The speed with which he was able to produce was a mystery, although he always complained that he was lazy. But in on short lifetime to composer over 120 works including more than 50 for orchestra plus background music for over 90 films with most of Japan’s most famous directors, is a stupendous feat. And that was not all as he also wrote several books, one very involved Quotation of Dream on the history of film, several novelettes under a pseudonym, some science fiction books and a large number of pop songs, one of which went to number eight on the Japanese hit parade. A collection of his shorter essays and lectures exists in English, Confronting Silence published by Fallen Leaf Press, Berkeley, California.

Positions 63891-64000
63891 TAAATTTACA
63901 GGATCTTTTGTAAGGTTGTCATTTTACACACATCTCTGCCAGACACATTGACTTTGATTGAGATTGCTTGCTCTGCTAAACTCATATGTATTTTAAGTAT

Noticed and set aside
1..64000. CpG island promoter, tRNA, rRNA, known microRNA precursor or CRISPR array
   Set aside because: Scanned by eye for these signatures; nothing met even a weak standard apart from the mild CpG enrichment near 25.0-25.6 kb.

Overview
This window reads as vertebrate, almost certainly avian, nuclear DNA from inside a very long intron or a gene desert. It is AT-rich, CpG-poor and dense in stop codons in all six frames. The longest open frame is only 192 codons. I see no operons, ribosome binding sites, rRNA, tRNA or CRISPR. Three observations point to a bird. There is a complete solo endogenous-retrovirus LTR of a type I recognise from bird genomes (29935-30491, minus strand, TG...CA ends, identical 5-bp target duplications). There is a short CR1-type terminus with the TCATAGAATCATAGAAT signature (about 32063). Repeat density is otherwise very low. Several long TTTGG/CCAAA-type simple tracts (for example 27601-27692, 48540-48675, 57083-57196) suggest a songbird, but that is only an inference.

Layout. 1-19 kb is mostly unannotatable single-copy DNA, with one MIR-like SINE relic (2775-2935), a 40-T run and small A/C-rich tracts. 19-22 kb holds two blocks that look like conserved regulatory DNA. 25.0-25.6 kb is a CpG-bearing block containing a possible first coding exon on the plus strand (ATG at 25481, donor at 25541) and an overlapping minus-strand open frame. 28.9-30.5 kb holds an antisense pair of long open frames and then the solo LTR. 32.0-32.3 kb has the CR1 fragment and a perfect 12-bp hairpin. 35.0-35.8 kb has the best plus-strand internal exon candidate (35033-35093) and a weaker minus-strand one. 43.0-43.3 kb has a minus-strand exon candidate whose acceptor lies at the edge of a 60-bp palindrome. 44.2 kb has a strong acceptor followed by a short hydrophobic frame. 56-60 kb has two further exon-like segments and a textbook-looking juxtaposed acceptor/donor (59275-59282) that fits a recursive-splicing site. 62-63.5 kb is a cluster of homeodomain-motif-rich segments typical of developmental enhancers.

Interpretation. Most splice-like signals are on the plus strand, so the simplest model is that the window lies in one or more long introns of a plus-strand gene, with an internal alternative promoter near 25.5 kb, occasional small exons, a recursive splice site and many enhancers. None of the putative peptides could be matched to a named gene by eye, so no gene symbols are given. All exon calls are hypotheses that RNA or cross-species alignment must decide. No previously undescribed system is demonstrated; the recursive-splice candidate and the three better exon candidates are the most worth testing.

In 1967, when I first met him, he said that movies were his hobby and that he saw about 250 films a year. Now how could anyone go to the cinema that often and write as much as he did? I said that I supposed he watched them on video, but he said “No, in movie theatres.” The money he earned from his first film scores he claimed to give away to needy younger composers or contemporary music festivals and to produce contemporary music recordings. I believe that that was true but later with the bigger film productions like Ran and the Hollywood movie Rising Sun, I am not so sure. He was offered another Hollywood film and was, by chance, at our house when the telephone call came. It was to write the background music for Tora, Tora, Tora, a movie on the bombing of Pearl Harbor which he indignantly turned down. For some of his earliest films he told me that he recorded the music in his kitchen with pots and pans and two Revox tape recorders. I saw a photo of him doing it. In any case, he did live extremely modestly on one floor of a small three story apartment with his wife Asaka and daughter Maki, with composers Joji Yuasa and Toshi Ichiyanagi and their families living on the other two floors.